17:24:09 : 04/11
17:24:53 : 04/12
17:25:02 : 05/13
17:25:45 : 06/14
17:26:03 : 07/15
17:26:56 : 07/16
17:26:56 : Test finished.

----------
Total: 7/16
p-value: 0.7728 (77.28%)

-- signature --
687ee81dd8b7095d73120bbb90b1db7c134569ea
 
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Saidera

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Since Audacity can do up to 65,536 FFT size, here are the new FFTs for track 7. Three Pieces For Solo Cello - Pickin'
new wav 1.jpg

Above is my own 16 bit SBMD
original wav 1.jpg

Above is the 2009 SBMD DSD CD
new wav 2.jpg

Above is my own SBMD
original wav 2.jpg

Above is the original CD

If there is any noise shaping, it does not appear obvious to me. The 2009 CD tapers off at the end unlike my SBMD for 16 bit. Immediately one questions whether the SBMD I have is faulty or watered-down by VAIO software crew and Nishio et al. But the loudness difference between the 2009 CD and my SBMD is no longer so obvious. There could be errors in generating the FFT - this time I used 1.500 seconds but it is never an exact 1.5, it is always off the mark somewhat.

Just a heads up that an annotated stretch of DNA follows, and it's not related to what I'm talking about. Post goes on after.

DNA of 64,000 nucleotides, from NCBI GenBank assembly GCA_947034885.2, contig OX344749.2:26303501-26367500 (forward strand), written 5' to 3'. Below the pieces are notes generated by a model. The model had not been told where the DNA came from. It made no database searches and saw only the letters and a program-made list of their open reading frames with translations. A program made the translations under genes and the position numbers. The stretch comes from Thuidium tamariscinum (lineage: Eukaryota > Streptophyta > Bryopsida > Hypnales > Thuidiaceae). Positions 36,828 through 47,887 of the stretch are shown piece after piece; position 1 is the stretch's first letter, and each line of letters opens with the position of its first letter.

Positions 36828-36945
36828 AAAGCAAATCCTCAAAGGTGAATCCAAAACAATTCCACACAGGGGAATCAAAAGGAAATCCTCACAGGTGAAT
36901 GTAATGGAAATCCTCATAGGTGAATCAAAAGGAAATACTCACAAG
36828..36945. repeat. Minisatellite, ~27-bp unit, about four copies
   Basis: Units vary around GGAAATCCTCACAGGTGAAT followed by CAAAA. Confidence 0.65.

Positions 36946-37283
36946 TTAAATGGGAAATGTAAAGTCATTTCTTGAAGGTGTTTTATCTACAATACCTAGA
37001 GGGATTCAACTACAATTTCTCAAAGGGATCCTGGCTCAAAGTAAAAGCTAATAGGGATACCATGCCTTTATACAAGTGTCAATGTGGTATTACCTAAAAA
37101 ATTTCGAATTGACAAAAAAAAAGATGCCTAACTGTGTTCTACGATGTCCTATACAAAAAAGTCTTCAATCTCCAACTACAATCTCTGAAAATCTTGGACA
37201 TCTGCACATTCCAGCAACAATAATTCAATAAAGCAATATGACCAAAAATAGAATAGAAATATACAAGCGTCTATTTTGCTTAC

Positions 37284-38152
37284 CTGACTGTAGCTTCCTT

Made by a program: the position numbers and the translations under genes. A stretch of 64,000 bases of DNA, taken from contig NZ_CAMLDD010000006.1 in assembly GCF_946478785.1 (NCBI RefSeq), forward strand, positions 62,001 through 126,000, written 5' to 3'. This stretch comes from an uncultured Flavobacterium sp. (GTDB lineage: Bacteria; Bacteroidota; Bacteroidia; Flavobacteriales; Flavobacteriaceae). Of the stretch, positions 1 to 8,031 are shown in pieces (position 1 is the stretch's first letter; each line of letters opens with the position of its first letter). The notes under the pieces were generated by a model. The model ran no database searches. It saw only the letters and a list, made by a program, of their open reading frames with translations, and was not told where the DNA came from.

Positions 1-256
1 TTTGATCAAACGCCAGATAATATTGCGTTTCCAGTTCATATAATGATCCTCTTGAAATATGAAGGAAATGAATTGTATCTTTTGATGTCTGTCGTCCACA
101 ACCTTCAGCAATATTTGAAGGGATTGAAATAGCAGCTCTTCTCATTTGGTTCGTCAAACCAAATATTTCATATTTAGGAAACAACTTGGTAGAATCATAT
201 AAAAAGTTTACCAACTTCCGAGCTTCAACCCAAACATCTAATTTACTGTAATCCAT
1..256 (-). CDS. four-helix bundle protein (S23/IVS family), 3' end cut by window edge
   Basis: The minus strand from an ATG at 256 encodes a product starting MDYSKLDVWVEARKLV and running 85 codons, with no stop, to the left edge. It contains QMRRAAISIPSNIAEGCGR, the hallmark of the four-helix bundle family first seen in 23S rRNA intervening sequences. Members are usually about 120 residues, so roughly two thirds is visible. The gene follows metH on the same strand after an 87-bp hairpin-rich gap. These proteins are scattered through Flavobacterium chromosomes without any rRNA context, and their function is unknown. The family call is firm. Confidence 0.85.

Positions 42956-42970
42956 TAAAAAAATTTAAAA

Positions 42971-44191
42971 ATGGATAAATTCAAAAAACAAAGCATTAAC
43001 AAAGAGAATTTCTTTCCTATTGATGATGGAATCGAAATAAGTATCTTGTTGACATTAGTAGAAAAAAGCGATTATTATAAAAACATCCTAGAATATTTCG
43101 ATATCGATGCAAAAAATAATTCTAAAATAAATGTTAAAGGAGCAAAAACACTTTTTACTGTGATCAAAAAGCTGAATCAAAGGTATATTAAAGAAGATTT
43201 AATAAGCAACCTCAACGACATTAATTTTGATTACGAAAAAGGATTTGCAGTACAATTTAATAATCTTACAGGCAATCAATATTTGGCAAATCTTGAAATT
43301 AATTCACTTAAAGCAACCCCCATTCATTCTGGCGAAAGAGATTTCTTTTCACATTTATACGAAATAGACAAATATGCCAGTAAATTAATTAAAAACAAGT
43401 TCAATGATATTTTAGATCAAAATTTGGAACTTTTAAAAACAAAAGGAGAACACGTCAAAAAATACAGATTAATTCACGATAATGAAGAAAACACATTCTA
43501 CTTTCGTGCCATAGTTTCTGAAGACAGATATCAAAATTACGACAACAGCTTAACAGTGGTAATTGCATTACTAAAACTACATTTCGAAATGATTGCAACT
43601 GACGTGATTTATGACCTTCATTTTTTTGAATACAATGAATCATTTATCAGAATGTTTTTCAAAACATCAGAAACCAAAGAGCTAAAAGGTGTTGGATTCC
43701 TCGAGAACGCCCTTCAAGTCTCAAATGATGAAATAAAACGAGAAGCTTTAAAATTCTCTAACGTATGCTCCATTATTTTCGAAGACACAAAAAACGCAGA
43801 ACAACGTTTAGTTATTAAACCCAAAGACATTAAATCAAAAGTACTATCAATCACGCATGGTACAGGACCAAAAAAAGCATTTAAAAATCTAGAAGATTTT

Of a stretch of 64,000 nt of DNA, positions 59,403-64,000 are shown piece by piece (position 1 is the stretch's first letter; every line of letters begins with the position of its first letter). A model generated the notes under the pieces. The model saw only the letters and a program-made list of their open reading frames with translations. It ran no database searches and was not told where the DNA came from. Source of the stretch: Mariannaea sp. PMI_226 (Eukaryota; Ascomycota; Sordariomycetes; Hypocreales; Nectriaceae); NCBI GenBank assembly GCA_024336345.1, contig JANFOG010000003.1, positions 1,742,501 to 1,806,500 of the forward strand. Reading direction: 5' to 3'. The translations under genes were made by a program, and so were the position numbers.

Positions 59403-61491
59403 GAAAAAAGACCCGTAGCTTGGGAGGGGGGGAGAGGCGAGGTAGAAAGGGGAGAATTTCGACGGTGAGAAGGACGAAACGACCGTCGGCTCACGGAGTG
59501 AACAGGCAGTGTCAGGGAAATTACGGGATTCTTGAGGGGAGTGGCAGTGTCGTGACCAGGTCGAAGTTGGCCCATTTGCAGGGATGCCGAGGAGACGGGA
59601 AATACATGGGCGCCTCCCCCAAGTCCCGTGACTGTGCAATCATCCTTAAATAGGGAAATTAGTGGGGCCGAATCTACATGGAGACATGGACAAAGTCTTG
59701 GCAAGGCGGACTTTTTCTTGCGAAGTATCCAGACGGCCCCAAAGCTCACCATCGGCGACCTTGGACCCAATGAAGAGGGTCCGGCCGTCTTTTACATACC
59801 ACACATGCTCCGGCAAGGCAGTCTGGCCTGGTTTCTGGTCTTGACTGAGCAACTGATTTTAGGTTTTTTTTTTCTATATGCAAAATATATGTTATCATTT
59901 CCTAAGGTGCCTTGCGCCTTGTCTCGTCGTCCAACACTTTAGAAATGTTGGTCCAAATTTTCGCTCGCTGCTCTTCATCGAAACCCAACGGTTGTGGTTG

Luckily, the violin sonata I did first suggests that the VAIO SBMD I have is probably working just like the SBMD in Sonoma software, and is not watered down.

But the excruciating and challenging ABX would likely suggest to anyone to choose 16 bit SBMD if given a choice between a DSD CD and 24/44.1 Hires download from SBMDed DSD, unless one really wants to use a non-noise shaped file.